a few others that shouldn't interfere with buffer reformatting (they
look like the kind that presumably just sits there doing nothing until
you call them explicitly) so my impression is that this must be related
to stuff that might cause vim to refresh the screen automatically such
as perhaps my custom tabline and statusline (?)... after all if either
vim or a widely-used plugin was the culprit the chances are other people
would have had the problem & reported it.

In any event I'll take a hard look at all the crud that has accumulated
in my vim environment (~/.vimrc & ~/.vim/ directory) over the last 20
years and disable it.

As recommended I also gave the :%!fmt workaround a shot and likewise it
completed before I had time to take my hands off the keyboard.

Since I do not have the time now to look into this further I am going to
use this for the time being and do some vim spring cleaning in a big way
some time next month. I am thinking rebuilding my vim environment one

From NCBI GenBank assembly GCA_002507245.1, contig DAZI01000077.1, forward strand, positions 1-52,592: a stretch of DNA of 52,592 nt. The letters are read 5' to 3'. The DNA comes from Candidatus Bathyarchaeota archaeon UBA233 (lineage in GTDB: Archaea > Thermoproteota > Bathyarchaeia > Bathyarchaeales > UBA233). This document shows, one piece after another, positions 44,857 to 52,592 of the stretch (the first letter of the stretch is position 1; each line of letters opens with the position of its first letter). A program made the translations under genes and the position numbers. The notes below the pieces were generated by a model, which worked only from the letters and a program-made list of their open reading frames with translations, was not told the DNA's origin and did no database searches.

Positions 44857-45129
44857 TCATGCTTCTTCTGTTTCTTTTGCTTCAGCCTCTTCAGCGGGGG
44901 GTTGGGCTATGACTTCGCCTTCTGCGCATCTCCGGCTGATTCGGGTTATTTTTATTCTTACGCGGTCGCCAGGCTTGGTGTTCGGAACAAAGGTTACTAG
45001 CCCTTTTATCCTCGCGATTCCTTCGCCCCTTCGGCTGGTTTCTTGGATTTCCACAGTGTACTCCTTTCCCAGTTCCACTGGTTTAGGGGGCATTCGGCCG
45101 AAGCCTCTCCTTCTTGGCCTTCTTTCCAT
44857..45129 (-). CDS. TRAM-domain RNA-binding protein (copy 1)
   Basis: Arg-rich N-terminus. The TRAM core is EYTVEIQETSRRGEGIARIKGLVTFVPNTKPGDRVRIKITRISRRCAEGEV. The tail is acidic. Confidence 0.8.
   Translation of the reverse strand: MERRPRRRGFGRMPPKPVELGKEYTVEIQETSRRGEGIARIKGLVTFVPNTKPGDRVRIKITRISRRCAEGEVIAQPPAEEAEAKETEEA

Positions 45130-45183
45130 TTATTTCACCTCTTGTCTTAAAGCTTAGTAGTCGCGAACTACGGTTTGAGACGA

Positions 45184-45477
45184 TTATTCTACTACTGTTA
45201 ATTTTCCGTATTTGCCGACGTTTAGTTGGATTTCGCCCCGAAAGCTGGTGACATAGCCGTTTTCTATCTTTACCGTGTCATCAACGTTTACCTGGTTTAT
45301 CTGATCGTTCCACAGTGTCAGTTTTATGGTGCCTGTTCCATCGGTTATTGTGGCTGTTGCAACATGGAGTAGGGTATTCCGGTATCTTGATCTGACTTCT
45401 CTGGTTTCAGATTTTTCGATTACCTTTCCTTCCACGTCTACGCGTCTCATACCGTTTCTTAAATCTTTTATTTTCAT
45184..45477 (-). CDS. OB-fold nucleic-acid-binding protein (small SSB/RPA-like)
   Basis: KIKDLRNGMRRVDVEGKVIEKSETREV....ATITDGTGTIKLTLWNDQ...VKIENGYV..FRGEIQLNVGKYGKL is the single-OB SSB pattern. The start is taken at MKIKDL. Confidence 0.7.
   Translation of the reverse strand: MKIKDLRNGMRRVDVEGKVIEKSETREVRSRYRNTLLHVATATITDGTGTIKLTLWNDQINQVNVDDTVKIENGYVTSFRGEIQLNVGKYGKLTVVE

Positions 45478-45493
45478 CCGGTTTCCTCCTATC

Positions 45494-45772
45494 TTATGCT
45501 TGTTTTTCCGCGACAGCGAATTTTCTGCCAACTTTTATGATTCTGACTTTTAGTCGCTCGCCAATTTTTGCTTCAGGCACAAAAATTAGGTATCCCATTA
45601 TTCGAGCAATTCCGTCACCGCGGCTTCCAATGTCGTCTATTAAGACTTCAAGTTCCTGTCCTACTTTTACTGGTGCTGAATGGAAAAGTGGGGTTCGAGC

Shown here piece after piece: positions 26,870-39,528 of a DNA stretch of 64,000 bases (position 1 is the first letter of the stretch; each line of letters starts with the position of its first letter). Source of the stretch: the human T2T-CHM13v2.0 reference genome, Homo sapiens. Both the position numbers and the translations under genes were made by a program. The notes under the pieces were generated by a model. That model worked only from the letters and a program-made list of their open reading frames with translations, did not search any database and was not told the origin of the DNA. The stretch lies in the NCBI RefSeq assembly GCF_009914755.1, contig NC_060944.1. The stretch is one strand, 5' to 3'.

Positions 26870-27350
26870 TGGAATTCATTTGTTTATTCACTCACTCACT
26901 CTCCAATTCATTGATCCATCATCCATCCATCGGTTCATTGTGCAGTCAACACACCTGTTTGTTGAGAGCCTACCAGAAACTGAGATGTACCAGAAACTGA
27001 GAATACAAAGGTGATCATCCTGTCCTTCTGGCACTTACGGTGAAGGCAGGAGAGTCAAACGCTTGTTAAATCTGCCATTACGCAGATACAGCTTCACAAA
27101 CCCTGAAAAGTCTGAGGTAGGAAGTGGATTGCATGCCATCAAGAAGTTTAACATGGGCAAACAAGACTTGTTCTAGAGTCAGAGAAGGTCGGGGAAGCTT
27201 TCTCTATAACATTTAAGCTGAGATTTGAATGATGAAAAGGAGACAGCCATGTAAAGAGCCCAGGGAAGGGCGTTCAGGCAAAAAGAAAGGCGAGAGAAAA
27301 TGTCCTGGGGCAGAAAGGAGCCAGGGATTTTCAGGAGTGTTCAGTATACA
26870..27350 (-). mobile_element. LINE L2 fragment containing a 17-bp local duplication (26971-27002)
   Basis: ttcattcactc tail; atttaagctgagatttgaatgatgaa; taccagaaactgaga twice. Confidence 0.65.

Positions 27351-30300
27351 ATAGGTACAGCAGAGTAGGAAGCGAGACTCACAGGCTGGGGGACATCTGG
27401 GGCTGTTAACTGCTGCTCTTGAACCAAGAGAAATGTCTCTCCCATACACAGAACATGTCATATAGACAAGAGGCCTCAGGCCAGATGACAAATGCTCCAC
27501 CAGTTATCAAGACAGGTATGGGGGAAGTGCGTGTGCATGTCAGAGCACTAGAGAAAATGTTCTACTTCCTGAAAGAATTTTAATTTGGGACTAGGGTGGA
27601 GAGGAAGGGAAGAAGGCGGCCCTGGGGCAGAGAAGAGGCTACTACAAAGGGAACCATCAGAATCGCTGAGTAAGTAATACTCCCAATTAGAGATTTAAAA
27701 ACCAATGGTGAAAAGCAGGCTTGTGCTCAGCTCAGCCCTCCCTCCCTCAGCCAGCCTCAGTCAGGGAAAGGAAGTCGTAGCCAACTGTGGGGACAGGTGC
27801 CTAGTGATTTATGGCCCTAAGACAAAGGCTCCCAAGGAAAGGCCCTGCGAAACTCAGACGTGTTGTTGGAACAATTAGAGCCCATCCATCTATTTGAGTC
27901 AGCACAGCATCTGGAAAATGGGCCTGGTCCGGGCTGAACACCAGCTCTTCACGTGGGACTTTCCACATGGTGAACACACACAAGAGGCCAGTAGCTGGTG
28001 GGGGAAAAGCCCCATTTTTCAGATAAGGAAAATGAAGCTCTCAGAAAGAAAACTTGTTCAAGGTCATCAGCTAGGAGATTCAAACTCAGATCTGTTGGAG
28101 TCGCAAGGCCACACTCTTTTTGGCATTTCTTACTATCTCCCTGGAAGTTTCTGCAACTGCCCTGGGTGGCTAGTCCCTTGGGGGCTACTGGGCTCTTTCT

brick at a time... something long overdue... is probably what needs to
be done at this point.

Thank you very much indeed for your quick response and excellent advice.

CJ

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Re: Wrap text at col. 80 on large-ish files - performance aspects.

Chris Jones-44
In reply to this post by Tim Chase
Fix typo in issue Subject (:s//Wrapg/wrap/)

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Re: Wrapg text at col. 80 on large-ish files - performance aspects.

Tony Mechelynck
In reply to this post by Chris Jones-44
On Mon, Mar 16, 2020 at 5:11 PM Chris Jones <[hidden email]> wrote:

>
> On Sun, Mar 15, 2020 at 02:10:56PM EDT, Tim Chase wrote:
> > On 2020-03-15 11:44, Chris Jones wrote:
> > > What is the recommended way to wrap files at column 80 or thereabout
> > > when dealing with 5,000-10,000 lines files without a major
> > > performance hit?
> >
> > Strange.  I do this regularly and have never encountered any issues.
> >
> > Have you attempted it without any plugins/non-defaults?
> >
> >   $ vim -u NONE file_with_long_lines.txt
> >
> > Also, is there any difference if you use "gq" to reformat instead of
> > "gw" (maybe there's something weird in the "maintain the cursor
> > location" code)?
> >
> > > I tried searching for lines longer than 80 characters and running
> > > 'gwap' on the paragraph where they appear using the
> > > :g/long-line/gwap but this doesn't seem to help.
> >
> > I presume you mean something like
> >